Nova Scotia has 25 known active cases of COVID-19, with two new cases (in the Central Zone) reported in the latest government update.

Testing has also revealed that a previously reported Central Zone cases is the U.K. variant. Health officials are asking Kings Wharf residents and anyone who was there between March 10 and 27 to get tested. Nova Scotia has had 14 known cases of the U.K. variant and 10 cases of the South African variant.

“While Nova Scotians have done well to keep our case counts low, we don’t have to look far to see examples of how fast the variants have spread in other provinces,” Premier Iain Rankin says in a press release. “Identifying a variant is a reminder that our situation can change very quickly.”

Nova Scotian labs completed 2,585 tests on March 27 and 294,319 since the second wave of the pandemic began in October.

One person is currently hospitalized with the disease. So far, COVID-19 has killed 66 Nova Scotians and 22,880 people across Canada.

Screencap: Twitter

HRP investigating threatening cop
Chief Dan Kinsella says Halifax Regional Police are investigating a video posted on Twitter on Saturday, which shows an officer with his gun drawn, threatening to kill a man whose hands are up.

“The circumstances surrounding this particular incident involved a high-risk situation involving drugs and weapons offences,” Kinsella says in a Facebook post. “The comments that appear to have been made by our officer in the video were unacceptable. An internal investigation has been initiated into the incident. The officer involved has been placed on administrative duties, pending the conclusion of the investigation.”

Kinsella doesn’t explain why the officer was apparently alone in a “high-risk” situation, or why it took social-media outcry to trigger an investigation.

The Canadian Criminal Code gives this definition for the crime of uttering threats: “Every one commits an offence who, in any manner, knowingly utters, conveys, or causes any person to receive a threat … to cause death or bodily harm to any person.”

Rankin gov commits to 2022 Boat Harbour cleanup
The Rankin government is promising that the $19-million remediation of the heavily contaminated Boat Harbour site in Pictou County will begin by 2022.

“We cannot continue to wait,” says Lloyd Hines, minister responsible for Nova Scotia Lands. “Our ultimate goal is to return Boat Harbour, or A’se’k, to its original state as a tidal estuary. It’s a commitment to the people of Pictou Landing First Nation and Pictou County.”

The Pictou Advocate has details.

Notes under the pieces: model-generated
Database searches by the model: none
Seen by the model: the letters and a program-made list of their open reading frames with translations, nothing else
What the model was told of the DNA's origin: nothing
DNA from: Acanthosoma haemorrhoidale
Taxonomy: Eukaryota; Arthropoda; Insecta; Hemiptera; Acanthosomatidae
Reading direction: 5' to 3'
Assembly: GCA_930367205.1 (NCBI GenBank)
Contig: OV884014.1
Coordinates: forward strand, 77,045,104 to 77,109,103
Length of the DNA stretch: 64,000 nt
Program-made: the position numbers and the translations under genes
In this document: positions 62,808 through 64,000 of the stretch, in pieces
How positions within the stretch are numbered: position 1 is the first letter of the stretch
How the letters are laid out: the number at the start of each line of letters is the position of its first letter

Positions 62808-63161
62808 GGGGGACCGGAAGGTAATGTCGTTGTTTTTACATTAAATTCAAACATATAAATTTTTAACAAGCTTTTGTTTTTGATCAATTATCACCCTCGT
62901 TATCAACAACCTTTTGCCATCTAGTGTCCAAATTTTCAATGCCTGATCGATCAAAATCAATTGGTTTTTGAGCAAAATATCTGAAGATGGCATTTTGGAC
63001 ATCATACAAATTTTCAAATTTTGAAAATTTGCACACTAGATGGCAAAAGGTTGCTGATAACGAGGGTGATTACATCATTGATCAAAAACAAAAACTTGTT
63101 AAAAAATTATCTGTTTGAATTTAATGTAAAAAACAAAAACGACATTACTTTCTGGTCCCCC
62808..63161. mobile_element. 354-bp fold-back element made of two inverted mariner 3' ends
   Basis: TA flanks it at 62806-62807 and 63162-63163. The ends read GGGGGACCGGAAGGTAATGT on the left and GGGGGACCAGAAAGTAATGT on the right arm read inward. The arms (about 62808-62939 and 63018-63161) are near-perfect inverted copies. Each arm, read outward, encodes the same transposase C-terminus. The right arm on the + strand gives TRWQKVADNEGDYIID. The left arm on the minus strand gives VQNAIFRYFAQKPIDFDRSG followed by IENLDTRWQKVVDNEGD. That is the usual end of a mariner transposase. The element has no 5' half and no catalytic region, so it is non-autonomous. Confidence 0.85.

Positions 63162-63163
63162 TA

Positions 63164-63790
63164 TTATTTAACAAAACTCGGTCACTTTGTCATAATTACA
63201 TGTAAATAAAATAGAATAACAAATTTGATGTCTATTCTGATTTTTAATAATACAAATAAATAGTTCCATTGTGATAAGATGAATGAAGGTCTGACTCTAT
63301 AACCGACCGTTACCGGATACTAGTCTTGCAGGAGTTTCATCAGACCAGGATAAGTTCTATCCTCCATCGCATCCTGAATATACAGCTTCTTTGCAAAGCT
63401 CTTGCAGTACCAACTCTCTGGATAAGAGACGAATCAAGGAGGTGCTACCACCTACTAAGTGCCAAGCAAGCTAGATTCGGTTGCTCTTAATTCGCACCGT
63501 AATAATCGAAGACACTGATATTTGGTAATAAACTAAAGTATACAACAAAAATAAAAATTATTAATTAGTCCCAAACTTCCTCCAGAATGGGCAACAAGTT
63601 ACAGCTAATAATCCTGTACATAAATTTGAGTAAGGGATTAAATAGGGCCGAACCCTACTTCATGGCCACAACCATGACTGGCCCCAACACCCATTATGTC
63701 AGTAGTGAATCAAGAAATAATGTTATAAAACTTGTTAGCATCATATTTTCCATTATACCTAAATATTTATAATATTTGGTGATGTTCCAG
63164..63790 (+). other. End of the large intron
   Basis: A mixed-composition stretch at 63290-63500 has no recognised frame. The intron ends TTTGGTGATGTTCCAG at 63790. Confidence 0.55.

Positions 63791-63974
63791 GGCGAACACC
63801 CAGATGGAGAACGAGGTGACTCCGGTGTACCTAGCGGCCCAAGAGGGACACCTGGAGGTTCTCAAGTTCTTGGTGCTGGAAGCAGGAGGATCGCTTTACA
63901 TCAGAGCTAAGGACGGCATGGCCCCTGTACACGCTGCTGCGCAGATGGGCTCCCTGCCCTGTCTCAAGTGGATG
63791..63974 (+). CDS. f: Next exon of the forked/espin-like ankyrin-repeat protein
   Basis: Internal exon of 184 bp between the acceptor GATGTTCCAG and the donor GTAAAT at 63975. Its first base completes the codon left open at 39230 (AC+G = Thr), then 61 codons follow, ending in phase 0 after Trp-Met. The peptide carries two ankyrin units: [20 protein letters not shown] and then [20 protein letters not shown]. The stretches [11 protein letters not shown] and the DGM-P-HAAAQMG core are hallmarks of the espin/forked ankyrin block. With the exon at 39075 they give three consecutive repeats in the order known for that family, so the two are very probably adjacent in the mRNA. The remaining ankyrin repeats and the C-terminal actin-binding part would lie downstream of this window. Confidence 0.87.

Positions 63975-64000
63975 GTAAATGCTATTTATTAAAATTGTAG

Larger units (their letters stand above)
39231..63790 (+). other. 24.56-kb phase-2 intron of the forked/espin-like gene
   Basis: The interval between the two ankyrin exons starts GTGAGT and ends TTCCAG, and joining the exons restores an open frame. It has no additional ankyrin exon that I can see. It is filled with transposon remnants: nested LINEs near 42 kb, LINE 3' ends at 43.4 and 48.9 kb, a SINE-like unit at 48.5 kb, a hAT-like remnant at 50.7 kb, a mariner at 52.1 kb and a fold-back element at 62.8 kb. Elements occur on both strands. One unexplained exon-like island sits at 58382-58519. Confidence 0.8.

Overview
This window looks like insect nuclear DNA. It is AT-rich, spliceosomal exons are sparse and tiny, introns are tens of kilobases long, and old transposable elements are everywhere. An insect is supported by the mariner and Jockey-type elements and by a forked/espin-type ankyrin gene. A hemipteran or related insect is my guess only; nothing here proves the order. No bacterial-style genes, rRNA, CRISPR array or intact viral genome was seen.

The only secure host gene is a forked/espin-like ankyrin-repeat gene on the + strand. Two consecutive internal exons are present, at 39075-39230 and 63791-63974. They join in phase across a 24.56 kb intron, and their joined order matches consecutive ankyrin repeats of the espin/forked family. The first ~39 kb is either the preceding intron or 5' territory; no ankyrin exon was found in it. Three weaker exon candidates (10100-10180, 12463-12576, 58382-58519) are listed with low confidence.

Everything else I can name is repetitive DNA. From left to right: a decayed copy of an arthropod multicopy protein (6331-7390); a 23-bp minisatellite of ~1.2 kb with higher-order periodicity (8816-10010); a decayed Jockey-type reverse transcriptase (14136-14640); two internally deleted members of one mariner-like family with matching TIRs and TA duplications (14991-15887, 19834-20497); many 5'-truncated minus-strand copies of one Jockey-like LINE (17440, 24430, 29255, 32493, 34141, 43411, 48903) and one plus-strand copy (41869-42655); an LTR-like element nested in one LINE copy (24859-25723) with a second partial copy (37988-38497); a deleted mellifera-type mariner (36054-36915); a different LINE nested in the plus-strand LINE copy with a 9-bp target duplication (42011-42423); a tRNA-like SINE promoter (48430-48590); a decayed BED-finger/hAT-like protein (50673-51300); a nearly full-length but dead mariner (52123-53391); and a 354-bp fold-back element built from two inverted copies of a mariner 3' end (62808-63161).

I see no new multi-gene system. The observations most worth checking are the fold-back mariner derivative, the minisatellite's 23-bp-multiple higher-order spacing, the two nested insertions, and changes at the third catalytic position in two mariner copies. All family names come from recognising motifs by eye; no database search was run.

Lenny Sparks

The golden era of boxing
Earlier this month, legendary boxer Lenny Sparks died, leading veteran columnist Hugh Townsend to look back at the sport’s glory days.

“He built his fine record during the 1960s when professional boxing was at its highest peak in this province,” writes Townsend. “It was at the time when the sport, at the pro level especially, featured greats like South Bar’s Blair Richardson, Westville’s Jackie Hayden, and Halifax’s Richard ‘Kid’ Howard.”

Sparks didn’t achieve the national fame of other fighters, but to those who know the sport, he’s one of the best talents Nova Scotia ever produced, and won the Maritime welterweight championship, plus the Canadian welterweight and junior welterweight titles.

Learn more about the sport’s rich history in Nova Scotia, and the accomplishment of fighters like Sparks and the legendary Buddy Daye, in this new Halifax Magazine post.

Highland games cancelled
With no idea what Nova Scotia’s pandemic picture will look like by July, organizers have decided to cancel the annual Highland Games in Antigonish for the second consecutive year.

“I have to give credit to the organizers that have the foresight to do that,” says Antigonish Mayor Laurie Boucher. “We have no idea what’s to come in the next few months, and there’s so much planning that goes into the Highland Games … It would be a hard decision to make, but a necessary one.”

Drake Lowthers has the story for The Reporter.

Olivia Nowe

Big scholarship for Liverpool grad
Liverpool’s Olivia Nowe, who is studying at Mt. Allison University in New Brunswick, has earned the prestigious Bell Achievement Award. The scholarship gives her $44,000 towards her education over the next four years.

Nowe, who is pursuing a BA in modern languages, is the first member of her family to attend university. “This was kind of a huge leap of faith for me,” she says. “I am the first one to go away and experience something new. Everyone at home has been at home forever. My dad has been great and supportive through all of this.”

By the time she graduates, she hopes to be fluent in French and German and conversational in Spanish.

Kevin McBain reports for LighthouseNow.

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